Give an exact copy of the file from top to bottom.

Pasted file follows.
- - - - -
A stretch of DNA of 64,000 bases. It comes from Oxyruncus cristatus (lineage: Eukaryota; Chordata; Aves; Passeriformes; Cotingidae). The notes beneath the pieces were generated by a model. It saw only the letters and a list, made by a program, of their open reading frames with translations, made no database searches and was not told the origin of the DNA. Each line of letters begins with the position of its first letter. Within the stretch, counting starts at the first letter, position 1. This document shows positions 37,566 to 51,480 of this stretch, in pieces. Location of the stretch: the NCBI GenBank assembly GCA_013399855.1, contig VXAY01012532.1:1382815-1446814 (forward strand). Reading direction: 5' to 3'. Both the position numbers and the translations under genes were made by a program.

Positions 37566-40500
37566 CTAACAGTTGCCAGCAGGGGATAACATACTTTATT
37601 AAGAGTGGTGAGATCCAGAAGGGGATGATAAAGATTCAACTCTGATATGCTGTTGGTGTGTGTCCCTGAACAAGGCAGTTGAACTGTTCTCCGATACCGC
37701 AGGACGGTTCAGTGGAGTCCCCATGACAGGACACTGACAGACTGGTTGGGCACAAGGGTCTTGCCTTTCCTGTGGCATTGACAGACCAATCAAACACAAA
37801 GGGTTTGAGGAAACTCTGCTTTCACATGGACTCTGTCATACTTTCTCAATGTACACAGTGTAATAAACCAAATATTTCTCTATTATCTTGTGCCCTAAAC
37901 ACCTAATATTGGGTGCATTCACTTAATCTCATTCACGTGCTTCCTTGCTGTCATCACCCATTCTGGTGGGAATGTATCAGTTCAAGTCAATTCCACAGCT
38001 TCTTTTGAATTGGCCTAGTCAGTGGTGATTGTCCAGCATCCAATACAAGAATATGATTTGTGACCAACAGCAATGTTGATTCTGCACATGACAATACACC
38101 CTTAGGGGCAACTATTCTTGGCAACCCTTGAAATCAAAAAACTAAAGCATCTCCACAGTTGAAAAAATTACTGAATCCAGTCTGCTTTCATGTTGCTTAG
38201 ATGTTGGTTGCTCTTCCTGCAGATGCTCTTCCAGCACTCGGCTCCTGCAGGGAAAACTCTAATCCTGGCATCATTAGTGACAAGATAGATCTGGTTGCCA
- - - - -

A stretch of DNA of 64,000 bases. It comes from Oxyruncus cristatus (lineage: Eukaryota; Chordata; Aves; Passeriformes; Cotingidae). The notes beneath the pieces were generated by a model. It saw only the letters and a list, made by a program, of their open reading frames with translations, made no database searches and was not told the origin of the DNA. Each line of letters begins with the position of its first letter. Within the stretch, counting starts at the first letter, position 1. This document shows positions 37,566 to 51,480 of this stretch, in pieces. Location of the stretch: the NCBI GenBank assembly GCA_013399855.1, contig VXAY01012532.1:1382815-1446814 (forward strand). Reading direction: 5' to 3'. Both the position numbers and the translations under genes were made by a program.

Positions 37566-40500
37566 CTAACAGTTGCCAGCAGGGGATAACATACTTTATT
37601 AAGAGTGGTGAGATCCAGAAGGGGATGATAAAGATTCAACTCTGATATGCTGTTGGTGTGTGTCCCTGAACAAGGCAGTTGAACTGTTCTCCGATACCGC
37701 AGGACGGTTCAGTGGAGTCCCCATGACAGGACACTGACAGACTGGTTGGGCACAAGGGTCTTGCCTTTCCTGTGGCATTGACAGACCAATCAAACACAAA
37801 GGGTTTGAGGAAACTCTGCTTTCACATGGACTCTGTCATACTTTCTCAATGTACACAGTGTAATAAACCAAATATTTCTCTATTATCTTGTGCCCTAAAC
37901 ACCTAATATTGGGTGCATTCACTTAATCTCATTCACGTGCTTCCTTGCTGTCATCACCCATTCTGGTGGGAATGTATCAGTTCAAGTCAATTCCACAGCT
38001 TCTTTTGAATTGGCCTAGTCAGTGGTGATTGTCCAGCATCCAATACAAGAATATGATTTGTGACCAACAGCAATGTTGATTCTGCACATGACAATACACC
38101 CTTAGGGGCAACTATTCTTGGCAACCCTTGAAATCAAAAAACTAAAGCATCTCCACAGTTGAAAAAATTACTGAATCCAGTCTGCTTTCATGTTGCTTAG
38201 ATGTTGGTTGCTCTTCCTGCAGATGCTCTTCCAGCACTCGGCTCCTGCAGGGAAAACTCTAATCCTGGCATCATTAGTGACAAGATAGATCTGGTTGCCA